moving the spring clip away from the flexible electrical device folded around the edge of the rigid electrical device;
disconnecting the flexible electrical device contact from the rigid electrical device contact by releasing a force exerted by the spring clip on the contacts; and
unfolding the flexible electrical device from the edge of the rigid electrical device.
Description
BACKGROUND

1. Field of the Invention

Implementations described herein relate generally to devices and, more particularly, to a flexible circuit to board connector.

2. Description of Related Art

Printed circuit boards (PCBs) (which may be referred to as printing wiring boards (PWBs) or etched wiring board assemblies) may be used in computers, communications devices (e.g., pagers, personal digital assistants (PDAs), telephones, etc.), televisions, cameras, and/or many other devices. In a typical PCB, many electrical components may be attached to the top and/or bottom surfaces of the PCB. PCBs may be used to mechanically support and electrically connect the many electrical components using conductive pathways, or traces, which may be etched from copper sheets laminated onto a non-conductive substrate.

Flexible circuits (which may be referred to as flexible printed circuits (FPCs)) may also be used in the devices described above in connection with PCBs. Flexible circuits may be formed by depositing electrical components on flexible substrates (e.g., thin, flexible plastic or metal foil substrates). In the simplest case, a flexible circuit may be made using the same or similar electrical components used for rigid PCBs, but the substrate may be made flexible instead of rigid. Flexible circuits may be used as connectors in devices where flexibility, space savings, or production constraints limit the serviceability of rigid PCBs. Flexible circuits may be ideal for highly compact products because they may be shaped as desired. Flexible circuits may be effective in preventing incorrect wiring and may reduce wiring costs.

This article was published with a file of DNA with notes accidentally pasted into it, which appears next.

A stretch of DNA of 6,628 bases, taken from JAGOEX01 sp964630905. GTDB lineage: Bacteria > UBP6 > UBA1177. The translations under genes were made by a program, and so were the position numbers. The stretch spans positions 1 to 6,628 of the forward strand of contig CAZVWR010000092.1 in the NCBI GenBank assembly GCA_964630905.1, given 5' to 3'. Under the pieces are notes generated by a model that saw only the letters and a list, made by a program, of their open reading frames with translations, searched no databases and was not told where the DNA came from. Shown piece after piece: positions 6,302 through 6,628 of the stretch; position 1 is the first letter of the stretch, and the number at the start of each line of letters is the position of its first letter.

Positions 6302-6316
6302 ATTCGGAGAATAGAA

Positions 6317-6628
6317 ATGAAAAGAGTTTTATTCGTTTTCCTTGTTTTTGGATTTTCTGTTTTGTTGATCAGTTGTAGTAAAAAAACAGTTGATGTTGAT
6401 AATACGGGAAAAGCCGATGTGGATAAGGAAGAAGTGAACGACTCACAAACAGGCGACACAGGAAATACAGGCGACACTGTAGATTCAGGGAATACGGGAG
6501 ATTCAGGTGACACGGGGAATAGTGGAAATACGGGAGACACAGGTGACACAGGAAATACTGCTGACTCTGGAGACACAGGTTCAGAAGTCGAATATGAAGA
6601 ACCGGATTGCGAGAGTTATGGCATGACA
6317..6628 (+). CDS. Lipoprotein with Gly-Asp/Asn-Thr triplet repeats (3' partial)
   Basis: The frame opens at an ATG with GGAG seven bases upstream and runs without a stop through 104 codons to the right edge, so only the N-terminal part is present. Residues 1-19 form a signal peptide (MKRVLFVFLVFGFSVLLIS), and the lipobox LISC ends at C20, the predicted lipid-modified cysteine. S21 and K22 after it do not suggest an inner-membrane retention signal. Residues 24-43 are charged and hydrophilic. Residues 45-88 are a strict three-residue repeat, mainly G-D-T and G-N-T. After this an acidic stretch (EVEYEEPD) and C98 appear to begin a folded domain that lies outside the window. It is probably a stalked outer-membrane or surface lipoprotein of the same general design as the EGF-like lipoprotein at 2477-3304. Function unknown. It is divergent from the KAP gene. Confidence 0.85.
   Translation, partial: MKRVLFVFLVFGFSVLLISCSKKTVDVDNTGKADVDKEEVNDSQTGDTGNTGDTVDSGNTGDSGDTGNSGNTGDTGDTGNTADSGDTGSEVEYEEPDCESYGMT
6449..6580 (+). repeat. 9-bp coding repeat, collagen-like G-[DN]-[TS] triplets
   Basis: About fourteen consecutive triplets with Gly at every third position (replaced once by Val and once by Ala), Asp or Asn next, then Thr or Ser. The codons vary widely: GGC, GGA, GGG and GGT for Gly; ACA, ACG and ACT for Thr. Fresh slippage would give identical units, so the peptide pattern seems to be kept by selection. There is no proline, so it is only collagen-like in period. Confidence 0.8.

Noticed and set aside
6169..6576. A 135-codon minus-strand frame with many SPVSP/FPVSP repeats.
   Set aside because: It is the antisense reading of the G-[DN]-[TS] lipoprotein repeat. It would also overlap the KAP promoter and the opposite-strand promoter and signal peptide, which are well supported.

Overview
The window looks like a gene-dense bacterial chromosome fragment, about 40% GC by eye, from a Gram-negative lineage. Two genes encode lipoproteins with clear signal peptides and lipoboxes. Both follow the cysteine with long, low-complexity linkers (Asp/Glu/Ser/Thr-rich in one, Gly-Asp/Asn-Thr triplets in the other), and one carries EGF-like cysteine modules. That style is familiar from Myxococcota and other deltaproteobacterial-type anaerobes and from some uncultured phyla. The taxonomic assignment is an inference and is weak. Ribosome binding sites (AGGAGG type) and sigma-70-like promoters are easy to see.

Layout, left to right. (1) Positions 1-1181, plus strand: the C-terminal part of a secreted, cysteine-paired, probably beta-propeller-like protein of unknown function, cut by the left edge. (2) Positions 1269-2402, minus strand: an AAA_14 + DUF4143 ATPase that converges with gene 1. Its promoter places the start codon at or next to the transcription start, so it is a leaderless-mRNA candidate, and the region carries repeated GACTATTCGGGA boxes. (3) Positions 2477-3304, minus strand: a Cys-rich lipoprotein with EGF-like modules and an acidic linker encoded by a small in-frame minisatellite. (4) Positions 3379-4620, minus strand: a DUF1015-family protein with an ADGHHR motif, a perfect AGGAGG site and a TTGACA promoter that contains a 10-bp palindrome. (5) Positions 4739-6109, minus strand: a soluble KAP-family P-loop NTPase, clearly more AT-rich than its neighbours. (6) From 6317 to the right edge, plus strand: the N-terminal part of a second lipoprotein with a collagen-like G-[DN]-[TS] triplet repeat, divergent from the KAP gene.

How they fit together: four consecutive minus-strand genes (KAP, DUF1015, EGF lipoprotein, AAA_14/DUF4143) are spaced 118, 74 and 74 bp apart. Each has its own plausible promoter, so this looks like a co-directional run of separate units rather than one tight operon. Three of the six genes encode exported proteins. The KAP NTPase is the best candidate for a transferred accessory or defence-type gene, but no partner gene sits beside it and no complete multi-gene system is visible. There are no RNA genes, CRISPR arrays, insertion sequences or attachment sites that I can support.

Many devices may incorporate a combination of PCBs and/or flexible circuits. A flexible circuit may interconnect with a PCB(s) in such devices. Electrical interconnects may be used in the majority of all electronic packages, and usually more than once. Electrical interconnects may have the greatest single impact on the ease of assembly and disassembly of an electronic device. For example, the need to produce several million units of a given cellular product (e.g., cellular phone) design per year may necessitate cost-effective and reliable solutions for electrical interconnects.

Currently, PCBs may electrically interconnect to flexible circuits using low insertion force (LIF) or zero insertion force (ZIF) connectors. However, pressure may deform the securing arms of the electrical contacts of a ZIF connector, and/or may displace the electrical contacts. When this happens, the ZIF connector may not provide reliable electrical connection between the flexible circuit and the PCB.

PCBs may also electrically interconnect to flexible circuits using surface mount, pin board to board (BTB) connectors. While BTB connectors may offer certain benefits, they are very unforgiving of tolerance, especially in the (XY) plane of a PCB.

Another type of electrical interconnect may be a ball grid array (BGA). In a BGA, balls of solder may cover (or partially cover) a portion of a PCB in a grid pattern. A flexible circuit may include contacts or pads arranged to match the grid pattern of the BGA. The arrangement may be heated, causing the solder balls to melt. Surface tension may cause the molten solder to hold the PCB in alignment with the flexible circuit, while the solder cools and solidifies. Unfortunately, the solder balls in BGAs may not flex sufficiently, so that bending and thermal expansion of the PCB may be transmitted directly to the flexible circuit. This may cause solder joints to fracture under high thermal or mechanical stress. Another disadvantage of BGAs may be the difficulty in locating soldering faults once soldering is complete.

A further type of electrical interconnect may be a pin grid array (PGA). A PGA may be similar to a BGA, but pins (instead of balls of solder) may cover (or partially cover) a portion of a PCB in a grid pattern. The pins may be used to conduct electrical signals from a circuit (e.g., a flexible circuit) to a PCB to which the circuit may be connected, e.g., via soldering. PGAs may be produced with more and more pins, and with decreasing spacing between the pins, which may cause difficulties for the soldering process. As the pins get closer together, the danger of accidentally bridging adjacent pins with solder may grow.

Another significant disadvantage of LIF, ZIF, and BTB connectors, and BGA and PGA soldering is that such electrical interconnects may be expensive. This may be a distinct disadvantage in today's world of high volume, low cost electrical devices.

SUMMARY